I don't recall my exact age when I started checking my horoscope, but I'm sure it correlates with my reading of the newspaper, a routine that started when I was about eight. (I had been drinking coffee every morning long before that, because apparently, I was a tiny, grumpy preschool-sized writer woman.) Fascinated by the fortune-telling aspect of horoscopes, I remember trying to plan my high school days according to what a Virgo like me could expect from the universe.
From that point forward, my sign became a defining characteristic of who I was -- it explained my irritating pickiness and an intense ability to function well alone, even though I claimed to dislike being alone. Much like being left-handed, being a Virgo was about being special in some capacity (though I blame my family for that, because your family is really the only human entity that can bloat a childhood ego by telling you how "unique" you are, all of the time.)
When I moved to New York City, my best friend Melanie had the pishy-poshiest job of anyone I knew -- she worked as a manager at a hair salon set high atop a Fifth Avenue department store. She got me in with a master stylist on the down-low, and was the sole reason I had a nice haircut (one that would have normally cost more than three months of my Metrocard). But she also introduced me to the website of a client of the salon -- and that client was Susan Miller, aka the best horoscoper on the planet.
With my birthday fast approaching this year, I made sure to be prepared: I charged my crystals under the full blue moon, prayed to the Virgin Mary and had a nice talk with the universe about my upcoming 32nd year. Then I devoted a good hour to reading Susan's in-depth Virgo horoscope -- we Virgos like to be informed as well as prepared, and timing is everything. Susan tells me when I should make financial decisions, when to focus on creative projects and even when to fall in love. (She doesn't seem to know I think love is for suckers, but that's not a Virgo trait, though we are often unattached for much or our lives because we'd rather be that way than settle for imperfection.)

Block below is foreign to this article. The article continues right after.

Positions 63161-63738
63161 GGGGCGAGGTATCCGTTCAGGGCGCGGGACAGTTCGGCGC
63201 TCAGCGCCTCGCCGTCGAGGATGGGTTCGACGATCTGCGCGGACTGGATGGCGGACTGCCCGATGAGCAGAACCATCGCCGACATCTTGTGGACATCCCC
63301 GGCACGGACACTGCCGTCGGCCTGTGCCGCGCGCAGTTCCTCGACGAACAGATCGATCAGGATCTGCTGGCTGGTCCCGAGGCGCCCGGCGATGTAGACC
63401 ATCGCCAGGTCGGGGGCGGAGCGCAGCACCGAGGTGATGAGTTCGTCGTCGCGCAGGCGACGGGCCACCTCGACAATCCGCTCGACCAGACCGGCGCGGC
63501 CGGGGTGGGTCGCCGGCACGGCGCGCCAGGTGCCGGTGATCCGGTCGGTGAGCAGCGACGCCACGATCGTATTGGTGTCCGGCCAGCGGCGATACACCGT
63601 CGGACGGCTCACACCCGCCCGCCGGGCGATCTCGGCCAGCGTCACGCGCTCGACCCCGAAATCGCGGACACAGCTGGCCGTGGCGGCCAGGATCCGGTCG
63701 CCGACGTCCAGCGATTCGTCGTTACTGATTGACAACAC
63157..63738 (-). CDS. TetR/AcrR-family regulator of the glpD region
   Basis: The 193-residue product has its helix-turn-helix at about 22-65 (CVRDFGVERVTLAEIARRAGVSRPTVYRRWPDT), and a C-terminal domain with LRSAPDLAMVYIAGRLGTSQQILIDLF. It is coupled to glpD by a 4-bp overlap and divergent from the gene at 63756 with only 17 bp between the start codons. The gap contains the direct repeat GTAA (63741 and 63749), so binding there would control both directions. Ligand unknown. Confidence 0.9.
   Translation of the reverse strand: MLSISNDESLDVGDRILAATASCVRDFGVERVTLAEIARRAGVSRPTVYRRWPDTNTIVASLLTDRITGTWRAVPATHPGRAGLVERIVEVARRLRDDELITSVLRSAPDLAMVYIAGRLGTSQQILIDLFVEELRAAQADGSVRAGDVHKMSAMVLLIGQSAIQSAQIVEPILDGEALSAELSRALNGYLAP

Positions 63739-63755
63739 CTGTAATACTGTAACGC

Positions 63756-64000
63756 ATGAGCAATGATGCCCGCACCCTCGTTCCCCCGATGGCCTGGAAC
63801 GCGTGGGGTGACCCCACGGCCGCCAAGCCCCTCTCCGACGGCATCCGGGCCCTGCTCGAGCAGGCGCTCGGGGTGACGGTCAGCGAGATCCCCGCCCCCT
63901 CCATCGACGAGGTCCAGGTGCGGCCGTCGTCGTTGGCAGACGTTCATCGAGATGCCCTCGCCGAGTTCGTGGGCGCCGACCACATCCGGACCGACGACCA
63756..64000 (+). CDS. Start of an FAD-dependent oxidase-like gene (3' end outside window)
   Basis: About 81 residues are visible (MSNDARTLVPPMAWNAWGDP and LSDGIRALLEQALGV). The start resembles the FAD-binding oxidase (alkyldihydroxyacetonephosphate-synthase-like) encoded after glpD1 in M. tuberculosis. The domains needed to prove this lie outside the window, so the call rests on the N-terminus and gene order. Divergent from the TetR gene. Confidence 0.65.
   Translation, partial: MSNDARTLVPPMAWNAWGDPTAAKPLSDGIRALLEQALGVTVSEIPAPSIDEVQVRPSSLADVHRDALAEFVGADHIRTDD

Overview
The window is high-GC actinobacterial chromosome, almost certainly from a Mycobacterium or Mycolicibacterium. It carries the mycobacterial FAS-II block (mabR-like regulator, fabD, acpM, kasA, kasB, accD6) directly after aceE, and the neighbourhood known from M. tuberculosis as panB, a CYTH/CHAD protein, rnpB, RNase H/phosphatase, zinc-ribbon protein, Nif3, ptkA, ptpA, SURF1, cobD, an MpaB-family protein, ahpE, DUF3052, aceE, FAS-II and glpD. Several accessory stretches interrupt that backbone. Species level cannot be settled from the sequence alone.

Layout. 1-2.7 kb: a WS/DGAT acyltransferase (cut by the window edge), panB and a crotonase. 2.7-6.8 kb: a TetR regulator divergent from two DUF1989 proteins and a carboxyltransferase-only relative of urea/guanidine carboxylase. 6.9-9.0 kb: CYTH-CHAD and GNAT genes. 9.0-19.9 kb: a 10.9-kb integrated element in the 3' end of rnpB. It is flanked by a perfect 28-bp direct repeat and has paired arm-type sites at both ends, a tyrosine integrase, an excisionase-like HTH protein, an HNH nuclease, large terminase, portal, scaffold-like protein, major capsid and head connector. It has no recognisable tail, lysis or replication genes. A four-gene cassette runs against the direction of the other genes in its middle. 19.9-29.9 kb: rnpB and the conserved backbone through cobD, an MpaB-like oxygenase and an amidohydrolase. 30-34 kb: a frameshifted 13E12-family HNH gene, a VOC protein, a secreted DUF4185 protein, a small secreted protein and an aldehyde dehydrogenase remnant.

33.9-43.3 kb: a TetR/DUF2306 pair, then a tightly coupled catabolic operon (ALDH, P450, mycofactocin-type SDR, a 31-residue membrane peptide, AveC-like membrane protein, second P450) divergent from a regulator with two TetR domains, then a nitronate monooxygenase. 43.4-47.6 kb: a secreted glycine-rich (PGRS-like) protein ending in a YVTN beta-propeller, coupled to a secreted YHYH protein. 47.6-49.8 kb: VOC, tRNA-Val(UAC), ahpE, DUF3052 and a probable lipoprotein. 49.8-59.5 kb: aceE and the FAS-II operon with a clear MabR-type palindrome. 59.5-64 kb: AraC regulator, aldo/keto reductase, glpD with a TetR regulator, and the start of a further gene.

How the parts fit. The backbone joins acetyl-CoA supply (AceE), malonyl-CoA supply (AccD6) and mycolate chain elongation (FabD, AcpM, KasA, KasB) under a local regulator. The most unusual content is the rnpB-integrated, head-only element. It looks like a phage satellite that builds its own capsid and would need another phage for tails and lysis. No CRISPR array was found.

But my favorite part about being a follower of the zodiac? Discovering that other people are, too. When someone in my friend group is dating someone new or just crushing hard, the first thing to ask is, "What's his/her sign?" It only seems logical to me, because how else can one determine the potential in a new match? More important, what better a way to look insane in public than sitting at a table in a restaurant talking about the dangers of dating a Leo? I personally prefer to surround myself with Cancers and Tauruses, because they seem to have the ability to "let" me be in charge of everything. I do have some good Aries, Aquarians, Pisces and Geminis in my life, too, and I can't discount their deep level of commitment to our friendship. But I am definitely weary of Leos, because I find most of them to be too self-centered to function with on an interpersonal level.
And don't even get me started on this past summer's debacle involving Mercury being in retrograde. Every sign was out of whack -- I mean, my car got hit while I was asleep, my friends were losing their jobs, people were getting divorced. Ugh, it was a rough one. But we survived and were better for it, because the universe always has to throw a challenge our way in order to facilitate the true breakthroughs and changes of life.
So what does all of this Zodiacal witchcraft mean? Nothing, probably. There is a science to it, yes, but I just enjoy the parameters the Zodiac places around my decisions. I also like following my horoscope because I find adult make-believe to be just as important to functioning in reality as the cold hard facts of life. After all, what is life without believing that at some point, not everything that affects you is in your control?
Or better yet, why wouldn't I want to believe that being a Virgo is the reason I'm a demanding, unreasonably judgmental, control-seeking, imperfection-disdaining, harshly critical and frigidly brutal loyalist?
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